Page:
The Emergence of Agriculture: Trickle-Down Growth and Climate Change
AbstractThis paper analyzes a model of the transition to agriculture by allowing heterogeneous agents to make the decision on whether to engage in farming or foraging. The threshold level, which divides foragers from farmers, depends on both agricultural productivity and foraging efficiency. As agricultural productivity improves, farming becomes possible to low-skilled agents, which leads to further improvement in agricultural productivity. Due to this trickle-down mechanism, the allocation of labor to agriculture magnifies the persistence of growth dynamics. The model also explains that a temporary climate deterioration can initiate the transition to agriculture by lowering foraging efficiency.
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Bibliographic InfoArticle provided by AccessEcon in its journal Economics Bulletin.
Volume (Year): 32 (2012)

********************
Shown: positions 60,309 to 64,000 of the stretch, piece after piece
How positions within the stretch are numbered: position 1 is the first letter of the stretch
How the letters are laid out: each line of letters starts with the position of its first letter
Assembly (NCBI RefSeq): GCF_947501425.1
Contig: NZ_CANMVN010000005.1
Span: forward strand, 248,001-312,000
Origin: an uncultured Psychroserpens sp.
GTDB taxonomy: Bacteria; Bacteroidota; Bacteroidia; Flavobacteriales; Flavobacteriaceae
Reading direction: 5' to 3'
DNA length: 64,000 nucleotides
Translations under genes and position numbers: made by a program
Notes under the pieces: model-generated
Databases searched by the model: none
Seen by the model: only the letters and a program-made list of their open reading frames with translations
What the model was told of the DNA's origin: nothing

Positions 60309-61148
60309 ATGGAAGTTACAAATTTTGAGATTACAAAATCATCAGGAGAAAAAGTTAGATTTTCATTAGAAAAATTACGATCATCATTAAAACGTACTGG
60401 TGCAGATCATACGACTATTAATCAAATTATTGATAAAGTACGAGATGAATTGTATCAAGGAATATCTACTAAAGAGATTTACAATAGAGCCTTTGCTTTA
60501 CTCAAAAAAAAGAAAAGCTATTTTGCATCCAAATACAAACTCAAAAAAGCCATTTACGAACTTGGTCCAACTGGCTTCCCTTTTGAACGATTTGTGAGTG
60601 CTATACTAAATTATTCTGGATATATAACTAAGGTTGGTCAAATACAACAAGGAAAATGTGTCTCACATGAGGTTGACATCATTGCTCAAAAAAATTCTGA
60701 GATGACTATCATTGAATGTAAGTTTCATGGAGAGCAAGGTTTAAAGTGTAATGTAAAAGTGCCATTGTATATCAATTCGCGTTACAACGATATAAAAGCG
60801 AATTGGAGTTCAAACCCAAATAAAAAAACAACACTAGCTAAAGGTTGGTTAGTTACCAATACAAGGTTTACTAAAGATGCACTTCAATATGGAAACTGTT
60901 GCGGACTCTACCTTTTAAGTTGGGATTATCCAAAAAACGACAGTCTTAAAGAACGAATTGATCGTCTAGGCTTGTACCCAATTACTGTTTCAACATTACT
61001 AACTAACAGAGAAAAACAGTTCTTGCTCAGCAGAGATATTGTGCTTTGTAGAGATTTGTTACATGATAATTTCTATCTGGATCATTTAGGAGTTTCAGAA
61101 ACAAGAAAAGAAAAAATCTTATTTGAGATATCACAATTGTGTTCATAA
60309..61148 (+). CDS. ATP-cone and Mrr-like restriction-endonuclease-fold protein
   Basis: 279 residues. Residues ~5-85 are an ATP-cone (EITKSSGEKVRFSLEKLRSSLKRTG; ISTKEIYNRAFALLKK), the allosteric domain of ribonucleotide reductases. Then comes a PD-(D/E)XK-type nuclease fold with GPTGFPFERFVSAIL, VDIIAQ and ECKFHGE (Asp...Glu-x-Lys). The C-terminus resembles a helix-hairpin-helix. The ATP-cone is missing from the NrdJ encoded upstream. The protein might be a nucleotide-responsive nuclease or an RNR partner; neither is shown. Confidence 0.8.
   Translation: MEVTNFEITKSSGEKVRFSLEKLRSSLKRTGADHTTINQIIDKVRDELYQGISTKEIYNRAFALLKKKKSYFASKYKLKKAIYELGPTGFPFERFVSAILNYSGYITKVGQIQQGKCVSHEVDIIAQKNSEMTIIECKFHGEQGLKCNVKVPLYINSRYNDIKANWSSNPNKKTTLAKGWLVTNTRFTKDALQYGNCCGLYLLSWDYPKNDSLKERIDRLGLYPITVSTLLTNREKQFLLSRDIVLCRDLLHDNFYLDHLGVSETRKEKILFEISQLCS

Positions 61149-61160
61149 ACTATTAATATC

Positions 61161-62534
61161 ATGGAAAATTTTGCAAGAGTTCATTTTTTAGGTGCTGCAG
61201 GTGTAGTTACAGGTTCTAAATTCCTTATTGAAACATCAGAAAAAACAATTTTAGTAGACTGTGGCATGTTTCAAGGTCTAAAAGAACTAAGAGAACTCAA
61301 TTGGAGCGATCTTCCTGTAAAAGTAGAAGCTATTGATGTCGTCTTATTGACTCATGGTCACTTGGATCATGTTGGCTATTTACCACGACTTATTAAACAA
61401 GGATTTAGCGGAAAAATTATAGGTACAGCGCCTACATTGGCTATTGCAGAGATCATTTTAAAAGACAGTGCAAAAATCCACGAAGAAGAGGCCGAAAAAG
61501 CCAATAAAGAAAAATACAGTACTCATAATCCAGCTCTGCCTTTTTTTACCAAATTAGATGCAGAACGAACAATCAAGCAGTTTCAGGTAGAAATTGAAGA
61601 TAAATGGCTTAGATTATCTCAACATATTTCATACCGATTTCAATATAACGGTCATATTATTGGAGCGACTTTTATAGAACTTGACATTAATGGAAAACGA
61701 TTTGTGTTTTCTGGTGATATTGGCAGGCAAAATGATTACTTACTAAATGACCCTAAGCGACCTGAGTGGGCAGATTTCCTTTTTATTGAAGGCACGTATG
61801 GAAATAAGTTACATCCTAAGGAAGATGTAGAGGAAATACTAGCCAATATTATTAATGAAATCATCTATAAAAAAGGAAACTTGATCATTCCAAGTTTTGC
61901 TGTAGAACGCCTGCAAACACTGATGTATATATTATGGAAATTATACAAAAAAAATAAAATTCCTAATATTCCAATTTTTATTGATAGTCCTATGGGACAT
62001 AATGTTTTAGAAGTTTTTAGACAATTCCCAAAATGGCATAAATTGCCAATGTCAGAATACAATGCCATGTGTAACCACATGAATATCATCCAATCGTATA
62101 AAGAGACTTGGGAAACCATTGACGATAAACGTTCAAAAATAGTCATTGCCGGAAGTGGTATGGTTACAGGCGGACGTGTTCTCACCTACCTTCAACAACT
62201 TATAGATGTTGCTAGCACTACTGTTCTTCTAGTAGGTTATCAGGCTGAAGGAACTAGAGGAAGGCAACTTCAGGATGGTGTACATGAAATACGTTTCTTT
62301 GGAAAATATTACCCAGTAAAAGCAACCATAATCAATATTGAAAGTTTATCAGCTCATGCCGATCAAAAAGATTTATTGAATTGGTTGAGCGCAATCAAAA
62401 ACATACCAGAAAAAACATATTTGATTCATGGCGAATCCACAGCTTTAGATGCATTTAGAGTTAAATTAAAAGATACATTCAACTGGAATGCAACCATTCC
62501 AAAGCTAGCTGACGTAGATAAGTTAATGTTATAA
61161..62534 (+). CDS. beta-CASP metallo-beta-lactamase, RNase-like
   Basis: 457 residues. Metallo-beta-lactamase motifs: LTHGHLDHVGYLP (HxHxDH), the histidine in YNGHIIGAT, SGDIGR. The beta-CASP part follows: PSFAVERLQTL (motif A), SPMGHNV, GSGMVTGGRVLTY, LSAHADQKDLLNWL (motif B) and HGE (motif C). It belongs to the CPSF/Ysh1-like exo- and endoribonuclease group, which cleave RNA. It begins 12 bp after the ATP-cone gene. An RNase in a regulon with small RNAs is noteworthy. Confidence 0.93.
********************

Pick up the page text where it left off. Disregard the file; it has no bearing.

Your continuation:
Issue (Month): 1 ()
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Origin of agriculture; Agricultural productivity; Foraging; Trickle-down growth; Climate change;
Find related papers by JEL classification:
- O1 - Economic Development, Technological Change, and Growth - - Economic Development
- O4 - Economic Development, Technological Change, and Growth - - Economic Growth and Aggregate Productivity
Please report citation or reference errors to , or , if you are the registered author of the cited work, log in to your RePEc Author Service profile, click on "citations" and make appropriate adjustments.:
- Matsuyama, K., 1992. "Agricultural Productivity, Comparative Advantage, and Economic Growth," Working Papers e-92-3, Hoover Institution, Stanford University.
- Matthew Baker, 2008. "A structural model of the transition to agriculture," Journal of Economic Growth, Springer, vol. 13(4), pages 257-292, December.
- Jacob L. Weisdorf, 2005.
"From Foraging To Farming: Explaining The Neolithic Revolution,"
Journal of Economic Surveys,
Wiley Blackwell, vol. 19(4), pages 561-586, 09.
- Jacob L. Weisdorf, 2003. "From Foraging to Farming: Explaining the Neolithic Revolution," Discussion Papers 03-41, University of Copenhagen. Department of Economics.
- Krugman, Paul, 1987. "The narrow moving band, the Dutch disease, and the competitive consequences of Mrs. Thatcher : Notes on trade in the presence of dynamic scale economies," Journal of Development Economics, Elsevier, vol. 27(1-2), pages 41-55, October.
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